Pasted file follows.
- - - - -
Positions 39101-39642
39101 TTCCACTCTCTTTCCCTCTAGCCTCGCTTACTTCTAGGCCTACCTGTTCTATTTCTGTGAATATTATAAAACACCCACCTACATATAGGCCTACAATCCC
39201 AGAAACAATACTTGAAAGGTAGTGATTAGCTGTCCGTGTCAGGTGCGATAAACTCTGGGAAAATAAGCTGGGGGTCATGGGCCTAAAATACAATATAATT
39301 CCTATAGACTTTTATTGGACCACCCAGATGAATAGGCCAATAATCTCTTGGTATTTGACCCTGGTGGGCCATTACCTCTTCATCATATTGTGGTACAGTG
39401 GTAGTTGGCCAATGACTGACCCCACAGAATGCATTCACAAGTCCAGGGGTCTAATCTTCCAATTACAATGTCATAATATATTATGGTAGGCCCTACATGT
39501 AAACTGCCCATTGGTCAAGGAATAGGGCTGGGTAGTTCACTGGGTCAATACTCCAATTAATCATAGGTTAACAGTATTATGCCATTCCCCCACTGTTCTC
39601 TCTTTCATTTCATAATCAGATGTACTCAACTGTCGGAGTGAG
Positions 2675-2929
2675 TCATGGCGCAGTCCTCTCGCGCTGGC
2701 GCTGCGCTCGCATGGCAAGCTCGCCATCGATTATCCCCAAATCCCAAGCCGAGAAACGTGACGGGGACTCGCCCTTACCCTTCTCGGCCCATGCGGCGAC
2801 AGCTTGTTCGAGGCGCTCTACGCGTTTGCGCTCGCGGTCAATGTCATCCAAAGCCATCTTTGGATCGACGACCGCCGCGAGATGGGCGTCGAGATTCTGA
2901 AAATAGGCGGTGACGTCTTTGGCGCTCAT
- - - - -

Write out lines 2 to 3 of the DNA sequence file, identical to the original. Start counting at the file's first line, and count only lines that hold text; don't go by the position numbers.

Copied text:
39101 TTCCACTCTCTTTCCCTCTAGCCTCGCTTACTTCTAGGCCTACCTGTTCTATTTCTGTGAATATTATAAAACACCCACCTACATATAGGCCTACAATCCC
39201 AGAAACAATACTTGAAAGGTAGTGATTAGCTGTCCGTGTCAGGTGCGATAAACTCTGGGAAAATAAGCTGGGGGTCATGGGCCTAAAATACAATATAATT